Transportation advocates discuss flaws in House GOP budget
Amanda Bayhi | April 3, 2014
The House Budget Committee marked up the recently-introduced House Republican 2015 fiscal year budget Wednesday evening. When the committee’s chairman, Rep. Paul Ryan (R-Wis.), introduced the $1.014 trillion bill on Tuesday, it received criticism from Democrats as well as the White House, which said the measure “would force deep cuts to investments in our roads and bridges.”
Now, transportation advocates are expressing their discontent with the bill, noting large decreases in transportation funding and potential problems with Ryan’s plan for the Highway Trust Fund.
The Hill reports that the bill would eliminate Amtrak funding, reduce Transportation Security Administration (TSA) funding and require the U.S. Department of Transportation (DOT) to limit spending on road and transit projects to the amount of revenue the 18.4-cents-per-gallon federal gas tax brings in “unless transfers from other areas of the federal budget are offset with additional spending cuts.”
The gas tax, which has been the same for two decades, brings in about $34 billion each year. The Highway Trust Fund, which runs on gas tax revenue, is expected to go bankrupt as early as the end of July, a full two months before the current transportation bill, MAP-21, is set to expire.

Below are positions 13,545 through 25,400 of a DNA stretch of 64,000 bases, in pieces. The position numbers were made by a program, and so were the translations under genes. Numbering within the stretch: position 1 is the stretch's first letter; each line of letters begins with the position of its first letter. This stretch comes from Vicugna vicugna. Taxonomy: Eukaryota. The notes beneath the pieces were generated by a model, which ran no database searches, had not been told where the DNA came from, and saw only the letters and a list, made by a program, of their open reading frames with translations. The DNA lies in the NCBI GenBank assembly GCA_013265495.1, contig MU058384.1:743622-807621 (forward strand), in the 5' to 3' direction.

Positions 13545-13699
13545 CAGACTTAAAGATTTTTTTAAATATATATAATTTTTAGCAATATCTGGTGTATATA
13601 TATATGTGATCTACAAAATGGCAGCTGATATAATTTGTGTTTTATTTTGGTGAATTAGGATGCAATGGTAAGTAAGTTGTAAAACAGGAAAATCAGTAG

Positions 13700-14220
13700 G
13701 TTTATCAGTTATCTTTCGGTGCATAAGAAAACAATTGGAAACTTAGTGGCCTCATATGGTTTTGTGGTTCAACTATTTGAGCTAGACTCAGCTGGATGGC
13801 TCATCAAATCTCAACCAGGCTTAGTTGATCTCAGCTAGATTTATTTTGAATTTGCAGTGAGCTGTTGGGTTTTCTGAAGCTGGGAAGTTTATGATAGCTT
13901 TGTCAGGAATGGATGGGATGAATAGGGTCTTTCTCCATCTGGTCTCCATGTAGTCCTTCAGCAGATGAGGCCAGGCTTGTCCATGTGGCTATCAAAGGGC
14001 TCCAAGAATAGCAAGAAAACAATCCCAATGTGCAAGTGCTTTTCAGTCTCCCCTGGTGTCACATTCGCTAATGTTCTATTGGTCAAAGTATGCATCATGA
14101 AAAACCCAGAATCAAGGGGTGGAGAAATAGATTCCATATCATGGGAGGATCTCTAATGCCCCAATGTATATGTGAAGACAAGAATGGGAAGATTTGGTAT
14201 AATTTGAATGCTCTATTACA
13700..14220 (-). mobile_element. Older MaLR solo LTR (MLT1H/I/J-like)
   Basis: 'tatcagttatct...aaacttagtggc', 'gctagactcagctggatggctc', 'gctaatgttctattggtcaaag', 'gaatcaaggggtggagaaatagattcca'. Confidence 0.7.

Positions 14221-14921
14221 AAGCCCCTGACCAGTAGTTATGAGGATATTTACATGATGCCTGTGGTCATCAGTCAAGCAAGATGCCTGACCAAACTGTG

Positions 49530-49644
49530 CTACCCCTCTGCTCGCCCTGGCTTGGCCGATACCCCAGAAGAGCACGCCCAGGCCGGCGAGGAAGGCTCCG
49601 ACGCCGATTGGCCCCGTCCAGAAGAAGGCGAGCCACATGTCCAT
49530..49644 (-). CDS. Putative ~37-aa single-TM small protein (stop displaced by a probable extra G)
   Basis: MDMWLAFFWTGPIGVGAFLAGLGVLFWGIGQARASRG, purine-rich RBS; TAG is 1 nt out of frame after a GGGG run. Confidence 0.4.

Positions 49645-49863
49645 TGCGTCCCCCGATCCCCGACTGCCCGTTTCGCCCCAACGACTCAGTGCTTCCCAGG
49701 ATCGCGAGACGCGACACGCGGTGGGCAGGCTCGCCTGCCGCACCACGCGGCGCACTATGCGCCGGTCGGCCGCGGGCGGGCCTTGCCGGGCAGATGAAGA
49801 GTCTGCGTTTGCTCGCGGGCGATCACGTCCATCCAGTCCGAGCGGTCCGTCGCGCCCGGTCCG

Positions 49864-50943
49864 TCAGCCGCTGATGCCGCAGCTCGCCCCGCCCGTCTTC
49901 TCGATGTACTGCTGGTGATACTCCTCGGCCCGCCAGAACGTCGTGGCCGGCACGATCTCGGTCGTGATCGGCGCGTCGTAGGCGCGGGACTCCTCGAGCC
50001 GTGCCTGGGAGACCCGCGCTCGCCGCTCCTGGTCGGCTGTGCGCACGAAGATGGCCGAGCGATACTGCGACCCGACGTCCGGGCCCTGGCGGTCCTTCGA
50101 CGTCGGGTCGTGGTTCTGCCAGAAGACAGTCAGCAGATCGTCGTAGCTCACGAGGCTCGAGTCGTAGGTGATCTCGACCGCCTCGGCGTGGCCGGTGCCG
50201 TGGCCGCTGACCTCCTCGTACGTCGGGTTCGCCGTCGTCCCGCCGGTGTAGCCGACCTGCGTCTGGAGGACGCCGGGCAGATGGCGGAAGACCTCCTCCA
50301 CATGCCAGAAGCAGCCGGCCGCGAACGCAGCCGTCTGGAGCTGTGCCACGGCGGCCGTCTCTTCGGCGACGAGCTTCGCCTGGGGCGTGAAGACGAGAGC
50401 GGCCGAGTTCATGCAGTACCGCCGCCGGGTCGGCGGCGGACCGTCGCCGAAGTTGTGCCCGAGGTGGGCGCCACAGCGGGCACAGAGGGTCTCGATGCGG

Among transportation advocates unhappy with the proposed bill are AAA Auto Club Vice President of Public Affairs Kathleen Bower and Midwest High Speed Rail Association Executive Director Richard Harnish, according to The Hill.
Bower criticized deep cuts in transportation funding, noting that the bill “will not provide an appropriate level of investment necessary to build and maintain the nation’s 21st century transportation system.”
“The significant cuts he is proposing will hamper investments in safety, further delay needed bridge improvements and hamper mobility in and around congested urban areas,” Bower said.
The budget proposes the gas tax remain at current levels. However, Bower said a better solution would be to increase those levels.
““The best solution for the near term would be a fiscally responsible proposal — such as increasing the federal gas tax coupled with improved accountability — that adds additional revenue to the Highway Trust Fund,” Bower said.
In December, House Democrats proposed a $0.15-per-gallon gas tax hike, which would have nearly doubled the current level. However, the bill failed to pass.
Harnish pointed out his discontent in the budget’s elimination of Amtrak funding.
“Buried deep in the pages of Congressman Paul Ryan’s proposed 2015 federal budget today is a murder. The victim of this crime is Amtrak, the nation’s federally supported railway system,” Harnish said. “The eradication of Amtrak will hurt the millions of American railroad passengers, destroy the jobs of approximately thousand railroad employees, and impact the economic life of the hundreds of towns and major cities on Amtrak routes all over this country.”
The Hill notes that Amtrak supporters say most subsidies go toward construction projects and long-distance trains.
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